Blocking the SGK1 gene, both in pregnant mice and in human cell cultures, impaired the cells' ability to protect themselves against oxidative stress, a condition in which there is an excess of reactive chemicals inside cells.

"We found that low levels of SGK1 make the womb lining vulnerable to cellular stress, which might explain why low SGK1 was more common in women who have had recurrent miscarriage," said Madhuri Salker, the study's first author, Institute of Reproductive and Developmental Biology (IRDB) at Imperial College London.

Salker continued, "In the future, we might take biopsies of the womb lining to identify abnormalities that might give them a higher risk of pregnancy complications, so that we can start treating them before they get pregnant."


Further Information

Join For Free

Access to this exclusive content is for Technology Networks Premium members only.

Join Technology Networks Premium for free access to:

  • Exclusive articles
  • Presentations from international conferences
  • Over 3,100+ scientific posters on ePosters
  • More than 4,500+ scientific videos on LabTube
  • 35 community eNewsletters


Sign In



Forgotten your details? Click Here
If you are not a member you can join here

*Please note: By logging into TechnologyNetworks.com you agree to accept the use of cookies. To find out more about the cookies we use and how to delete them, see our privacy policy.

Related Content

Gene Expression Controls Revealed
Researchers have modelled every atom in a key part of the process for switching on genes, revealing a whole new area for potential drug targets.
Tuesday, May 17, 2016
Switching Off Cancers' Ability to Spread
A key molecule in breast and lung cancer cells can help switch off the cancers' ability to spread around the body.
Tuesday, March 22, 2016
Fossil Find Reveals Just How Big Carnivorous Dinosaur May Have Grown
Researchers at imperial college London have said that an unidentified fossilised bone in a museum has revealed the size of a fearsome Abelisaur and may solve a hundred-year-old puzzle.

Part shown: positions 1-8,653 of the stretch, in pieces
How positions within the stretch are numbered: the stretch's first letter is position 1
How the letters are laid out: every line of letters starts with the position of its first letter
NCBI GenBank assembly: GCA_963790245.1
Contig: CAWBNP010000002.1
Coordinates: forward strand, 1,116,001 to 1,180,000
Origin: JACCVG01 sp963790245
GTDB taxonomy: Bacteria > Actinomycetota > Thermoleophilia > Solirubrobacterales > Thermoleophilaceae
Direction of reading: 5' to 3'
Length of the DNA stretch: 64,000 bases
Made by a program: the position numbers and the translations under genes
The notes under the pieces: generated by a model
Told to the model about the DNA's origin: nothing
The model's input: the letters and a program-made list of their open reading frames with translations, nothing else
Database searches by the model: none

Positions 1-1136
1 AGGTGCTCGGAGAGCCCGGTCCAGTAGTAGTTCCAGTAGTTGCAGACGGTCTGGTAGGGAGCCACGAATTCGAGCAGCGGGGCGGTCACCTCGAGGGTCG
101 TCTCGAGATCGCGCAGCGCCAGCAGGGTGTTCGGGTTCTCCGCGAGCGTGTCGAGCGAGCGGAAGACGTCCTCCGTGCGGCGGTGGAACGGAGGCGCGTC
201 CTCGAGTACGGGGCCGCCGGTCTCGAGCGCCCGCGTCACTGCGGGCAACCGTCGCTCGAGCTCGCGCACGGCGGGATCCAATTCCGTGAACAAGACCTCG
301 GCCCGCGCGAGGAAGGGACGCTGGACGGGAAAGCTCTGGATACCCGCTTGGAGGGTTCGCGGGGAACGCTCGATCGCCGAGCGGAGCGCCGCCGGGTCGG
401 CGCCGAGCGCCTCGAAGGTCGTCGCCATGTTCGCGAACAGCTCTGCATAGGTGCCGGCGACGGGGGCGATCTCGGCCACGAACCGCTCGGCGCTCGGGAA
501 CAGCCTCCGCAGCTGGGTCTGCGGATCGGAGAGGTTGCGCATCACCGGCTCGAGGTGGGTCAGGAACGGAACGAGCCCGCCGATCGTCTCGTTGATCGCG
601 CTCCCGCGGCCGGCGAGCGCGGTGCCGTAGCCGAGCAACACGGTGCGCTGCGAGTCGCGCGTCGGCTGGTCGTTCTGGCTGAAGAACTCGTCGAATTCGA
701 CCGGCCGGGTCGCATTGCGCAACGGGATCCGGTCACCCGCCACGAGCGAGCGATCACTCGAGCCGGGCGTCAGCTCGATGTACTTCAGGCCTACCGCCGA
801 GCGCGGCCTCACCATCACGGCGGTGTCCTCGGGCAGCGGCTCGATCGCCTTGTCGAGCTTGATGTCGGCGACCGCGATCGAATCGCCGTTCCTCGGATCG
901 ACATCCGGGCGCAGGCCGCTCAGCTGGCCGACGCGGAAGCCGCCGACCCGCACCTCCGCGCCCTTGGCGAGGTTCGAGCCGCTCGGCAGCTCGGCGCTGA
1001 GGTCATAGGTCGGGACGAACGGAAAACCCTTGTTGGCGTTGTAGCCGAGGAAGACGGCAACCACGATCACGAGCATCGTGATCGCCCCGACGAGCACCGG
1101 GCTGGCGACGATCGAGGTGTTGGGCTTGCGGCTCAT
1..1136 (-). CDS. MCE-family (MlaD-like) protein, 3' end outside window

Tuesday, March 01, 2016
‘Simple Rules’ Calculate Ovarian Cancer Risk
Scientists have formulated a system that uses ultrasound images to accurately work out the likelihood of an ovarian growth being cancerous.
Wednesday, January 20, 2016
Intelligence ‘Networks’ Discovered in Brain for the First Time
Scientists from Imperial College London have identified for the first time two clusters of genes linked to human intelligence.
Thursday, December 24, 2015
Modified Mosquitoes Could Help Fight Against Malaria
The results are published in the journal Nature Biotechnology.
Tuesday, December 08, 2015
New Technique Negotiates Neuron Jungle To Target Source Of Parkinson’s Disease
Researchers from Imperial College London and Newcastle University believe they have found a potential new way to target cells of the brain affected by Parkinson’s disease.
Wednesday, September 23, 2015
Designer Molecule Shines a Spotlight on Mysterious Four-Stranded DNA
A small fluorescent molecule has shed new light on knots of DNA thought to play a role in regulating how genes are switched on and off.
Thursday, September 10, 2015
New Drug Target Identified for Serious Heart and Lung Condition
A gene has been identified that sheds new light on a potentially fatal heart and lung condition and could lead to a new treatment.
Friday, August 14, 2015